This week's episode of Alcatraz was short on new mysteries, but it did raise a few questions. Namely, now that the prisoners and guards of Alcatraz are returning to present day, will they start aging again?
The returning '63 this week, Johnny McKee (Adam Rothenberg), poisoned 70 people, mostly because they weren't nice to him. In the present day, he works in a bar and a hotel pool to root out bullies and make them pay. To track down McKee, Rebecca (Sarah Jones) turned to his former cell neighbor, Jack Sylvane (Jeffrey Pierce), who offered up five words that could be essential in figuring out the story of the '63s. See which other new mysteries this week's Alcatraz raised:
What is Lucy (Parminder Nagra) dreaming about?
Lucy is still in a coma after being shot by one of the '63s, despite Dr. Beauregard's best efforts to revive her using electroshock therapy. Though she's unresponsive, Beauregard (Leon Rippy) notes that her EKG indicates that she is dreaming. About what? Apparently something more interesting than consciousness.
Why hasn't Hauser (Sam Neill) told Rebecca and Diego (Jorge Garcia) about his new prison?
Rebecca very pointedly asked Hauser the name of Jack Sylvane's new prison home so she could question him about McKee. While we know that Hauser is keeping the '63s in a duplicate Alcatraz in the woods, he has yet to tell his partners. He further proved his apparent distrust of Rebecca when he refused to let Sylvane divulge too much info about her grandfather, Tommy Madsen (David Hoflin).
Why is McKee so obsessed with the future?
McKee, a big fan of sci-fi pioneer author Jules Verne, said that the future is just around the corner. Did he know something big was coming for him and the '63s?
How does Hauser know Chinese?
While searching for McKee, the group sought out a Chinese-speaking shop owner who might have information on him. Hauser was quick to respond in the man's native tongue, which begs two questions: Where did he learn the language and why?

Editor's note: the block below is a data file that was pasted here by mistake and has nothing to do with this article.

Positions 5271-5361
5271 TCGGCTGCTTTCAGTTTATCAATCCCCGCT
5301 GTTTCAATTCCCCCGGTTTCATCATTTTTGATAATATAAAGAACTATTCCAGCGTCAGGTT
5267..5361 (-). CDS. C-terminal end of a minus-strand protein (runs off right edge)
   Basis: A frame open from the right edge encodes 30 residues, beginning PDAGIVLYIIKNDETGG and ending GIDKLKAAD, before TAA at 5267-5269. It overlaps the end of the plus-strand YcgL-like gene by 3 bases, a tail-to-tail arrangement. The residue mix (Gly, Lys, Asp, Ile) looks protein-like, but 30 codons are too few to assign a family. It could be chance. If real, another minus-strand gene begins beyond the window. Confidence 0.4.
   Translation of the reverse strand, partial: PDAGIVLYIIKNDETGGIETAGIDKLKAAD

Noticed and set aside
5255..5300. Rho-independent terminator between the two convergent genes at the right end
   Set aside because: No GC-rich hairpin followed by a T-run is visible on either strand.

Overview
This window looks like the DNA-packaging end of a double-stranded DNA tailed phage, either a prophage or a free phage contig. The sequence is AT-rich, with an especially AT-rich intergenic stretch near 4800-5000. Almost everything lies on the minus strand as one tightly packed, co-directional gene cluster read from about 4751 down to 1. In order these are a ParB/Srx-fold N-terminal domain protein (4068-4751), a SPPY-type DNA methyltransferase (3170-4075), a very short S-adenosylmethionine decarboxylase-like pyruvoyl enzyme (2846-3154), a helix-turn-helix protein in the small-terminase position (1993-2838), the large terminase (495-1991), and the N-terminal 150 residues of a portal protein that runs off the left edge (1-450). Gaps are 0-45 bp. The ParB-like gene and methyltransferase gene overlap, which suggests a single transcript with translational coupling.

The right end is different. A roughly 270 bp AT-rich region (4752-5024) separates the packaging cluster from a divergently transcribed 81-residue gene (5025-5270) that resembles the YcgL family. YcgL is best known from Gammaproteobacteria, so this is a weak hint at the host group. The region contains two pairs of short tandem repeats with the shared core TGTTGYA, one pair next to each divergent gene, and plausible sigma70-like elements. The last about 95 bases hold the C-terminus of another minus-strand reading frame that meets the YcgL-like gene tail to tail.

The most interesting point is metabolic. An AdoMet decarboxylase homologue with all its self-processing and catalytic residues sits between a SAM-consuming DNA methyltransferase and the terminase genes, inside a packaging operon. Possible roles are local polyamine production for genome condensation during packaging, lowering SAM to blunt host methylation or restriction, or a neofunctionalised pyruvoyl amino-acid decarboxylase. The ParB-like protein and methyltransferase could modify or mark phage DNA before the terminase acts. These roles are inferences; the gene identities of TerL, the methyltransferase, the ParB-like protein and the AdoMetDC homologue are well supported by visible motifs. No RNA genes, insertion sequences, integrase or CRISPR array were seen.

What will happen to the '63s?
Jack Sylvane raised a good question: What will happen to the '63s who have already been captured? They obviously can't be allowed to live normal lives, especially since Hauser believes that if they were criminals before, then they're still criminals now. Sylvane retorts, "I've changed. I don't dream." Did the powers that be do something to make him unable to dream? If so, why can Lucy still dream?
Will the '63s ever age?
Fifty years have gone by in the blink of an eye for the '63s, which explains why they haven't aged a day since their disappearance back in 1963. Now that they've returned to present day, will they begin to age? Lucy and Beauregard have been working with Hauser for an as-yet-undetermined amount of time, yet they don't look much different from the flashbacks. And a question many have raised in this regard: Why does Hauser not look older? If he was even 21 in 1963, he'd be 70 years old now (and credit goes to Sam Neill because he's only 64 and doesn't look a day over 50), so is he also aging slowly by proxy of being on the island shortly after the '63s' disappearance?
Fun fan theory: "Lucy probably wasn't listed as part of the prison staff because of her work. At E.B's birthday party, she said she was doing something with memories, as a matter or rehabilitation. Since the '63s appear to have some memory issues, I'd guess that someone has corrupted Lucy's work to achieve some endgame. That is why they only have selected memories. Either Lucy was part of this plan, or she found out about it and they made her a part of it." —bobby-j
What burning questions do you have about Alcatraz? And will you be tuning in to find out the answers? In case you missed our previous Dissections:
Week 1: Who are the '63s?
Week 2: How many '63s are working with Hauser?
Week 3: Who is Lucy really?
Week 4: Why is Tommy Madsen so important?
Week 5: Hauser and Lucy's past revealed
Alcatraz airs Mondays at 9/8c on Fox.